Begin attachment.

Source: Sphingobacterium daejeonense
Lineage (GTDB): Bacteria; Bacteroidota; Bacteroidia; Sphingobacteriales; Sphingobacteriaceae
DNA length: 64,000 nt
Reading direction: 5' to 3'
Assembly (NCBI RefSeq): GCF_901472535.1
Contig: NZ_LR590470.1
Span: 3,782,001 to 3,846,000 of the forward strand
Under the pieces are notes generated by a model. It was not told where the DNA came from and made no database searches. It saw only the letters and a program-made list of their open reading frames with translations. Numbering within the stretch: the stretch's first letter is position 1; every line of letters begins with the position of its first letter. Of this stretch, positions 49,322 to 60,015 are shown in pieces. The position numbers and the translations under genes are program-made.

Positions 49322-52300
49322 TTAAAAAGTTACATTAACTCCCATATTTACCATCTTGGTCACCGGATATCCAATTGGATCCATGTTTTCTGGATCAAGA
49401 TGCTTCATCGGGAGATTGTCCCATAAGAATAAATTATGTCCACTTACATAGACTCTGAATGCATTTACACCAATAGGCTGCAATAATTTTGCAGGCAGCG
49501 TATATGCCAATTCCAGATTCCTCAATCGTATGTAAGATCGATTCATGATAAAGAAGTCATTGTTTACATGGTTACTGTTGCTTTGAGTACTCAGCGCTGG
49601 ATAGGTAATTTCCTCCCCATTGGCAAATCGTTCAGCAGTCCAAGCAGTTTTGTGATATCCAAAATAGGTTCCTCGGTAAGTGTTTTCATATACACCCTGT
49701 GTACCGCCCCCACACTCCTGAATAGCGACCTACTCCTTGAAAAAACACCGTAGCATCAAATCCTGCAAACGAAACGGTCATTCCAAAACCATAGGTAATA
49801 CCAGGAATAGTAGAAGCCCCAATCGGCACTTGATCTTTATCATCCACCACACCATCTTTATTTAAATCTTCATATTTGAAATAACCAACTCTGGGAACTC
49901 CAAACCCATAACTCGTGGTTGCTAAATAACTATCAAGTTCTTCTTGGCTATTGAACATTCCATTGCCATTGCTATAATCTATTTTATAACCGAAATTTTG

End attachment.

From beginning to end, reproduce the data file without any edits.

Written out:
Source: Sphingobacterium daejeonense
Lineage (GTDB): Bacteria; Bacteroidota; Bacteroidia; Sphingobacteriales; Sphingobacteriaceae
DNA length: 64,000 nt
Reading direction: 5' to 3'
Assembly (NCBI RefSeq): GCF_901472535.1
Contig: NZ_LR590470.1
Span: 3,782,001 to 3,846,000 of the forward strand
Under the pieces are notes generated by a model. It was not told where the DNA came from and made no database searches. It saw only the letters and a program-made list of their open reading frames with translations. Numbering within the stretch: the stretch's first letter is position 1; every line of letters begins with the position of its first letter. Of this stretch, positions 49,322 to 60,015 are shown in pieces. The position numbers and the translations under genes are program-made.

Positions 49322-52300
49322 TTAAAAAGTTACATTAACTCCCATATTTACCATCTTGGTCACCGGATATCCAATTGGATCCATGTTTTCTGGATCAAGA
49401 TGCTTCATCGGGAGATTGTCCCATAAGAATAAATTATGTCCACTTACATAGACTCTGAATGCATTTACACCAATAGGCTGCAATAATTTTGCAGGCAGCG
49501 TATATGCCAATTCCAGATTCCTCAATCGTATGTAAGATCGATTCATGATAAAGAAGTCATTGTTTACATGGTTACTGTTGCTTTGAGTACTCAGCGCTGG
49601 ATAGGTAATTTCCTCCCCATTGGCAAATCGTTCAGCAGTCCAAGCAGTTTTGTGATATCCAAAATAGGTTCCTCGGTAAGTGTTTTCATATACACCCTGT
49701 GTACCGCCCCCACACTCCTGAATAGCGACCTACTCCTTGAAAAAACACCGTAGCATCAAATCCTGCAAACGAAACGGTCATTCCAAAACCATAGGTAATA
49801 CCAGGAATAGTAGAAGCCCCAATCGGCACTTGATCTTTATCATCCACCACACCATCTTTATTTAAATCTTCATATTTGAAATAACCAACTCTGGGAACTC
49901 CAAACCCATAACTCGTGGTTGCTAAATAACTATCAAGTTCTTCTTGGCTATTGAACATTCCATTGCCATTGCTATAATCTATTTTATAACCGAAATTTTG